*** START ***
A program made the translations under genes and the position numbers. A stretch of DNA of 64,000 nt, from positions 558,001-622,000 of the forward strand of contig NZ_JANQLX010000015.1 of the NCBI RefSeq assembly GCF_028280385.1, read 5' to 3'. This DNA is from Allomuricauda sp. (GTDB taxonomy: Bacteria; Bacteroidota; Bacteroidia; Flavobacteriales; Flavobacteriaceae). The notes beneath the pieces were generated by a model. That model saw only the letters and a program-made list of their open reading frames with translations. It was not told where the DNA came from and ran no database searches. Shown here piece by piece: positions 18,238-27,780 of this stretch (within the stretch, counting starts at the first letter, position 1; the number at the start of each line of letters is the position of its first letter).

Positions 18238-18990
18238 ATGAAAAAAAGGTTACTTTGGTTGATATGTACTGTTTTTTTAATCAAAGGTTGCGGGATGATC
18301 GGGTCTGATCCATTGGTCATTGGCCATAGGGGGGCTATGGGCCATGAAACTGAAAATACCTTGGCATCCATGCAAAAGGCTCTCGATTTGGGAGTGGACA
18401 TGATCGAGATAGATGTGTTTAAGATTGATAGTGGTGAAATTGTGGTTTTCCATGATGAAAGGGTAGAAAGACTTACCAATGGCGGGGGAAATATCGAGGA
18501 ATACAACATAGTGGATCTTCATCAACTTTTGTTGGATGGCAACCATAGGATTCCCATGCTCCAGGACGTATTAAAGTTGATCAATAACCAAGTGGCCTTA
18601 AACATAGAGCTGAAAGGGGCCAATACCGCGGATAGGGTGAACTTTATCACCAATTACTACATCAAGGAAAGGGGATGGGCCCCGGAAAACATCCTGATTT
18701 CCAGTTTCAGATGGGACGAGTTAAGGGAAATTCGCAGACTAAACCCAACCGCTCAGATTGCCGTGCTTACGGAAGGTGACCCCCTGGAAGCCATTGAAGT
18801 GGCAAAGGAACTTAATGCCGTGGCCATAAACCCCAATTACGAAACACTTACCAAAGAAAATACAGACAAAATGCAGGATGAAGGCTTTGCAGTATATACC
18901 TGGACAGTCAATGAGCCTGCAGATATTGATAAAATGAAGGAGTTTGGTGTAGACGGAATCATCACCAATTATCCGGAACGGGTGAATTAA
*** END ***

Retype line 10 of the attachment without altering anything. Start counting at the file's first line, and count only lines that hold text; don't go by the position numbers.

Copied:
18901 TGGACAGTCAATGAGCCTGCAGATATTGATAAAATGAAGGAGTTTGGTGTAGACGGAATCATCACCAATTATCCGGAACGGGTGAATTAA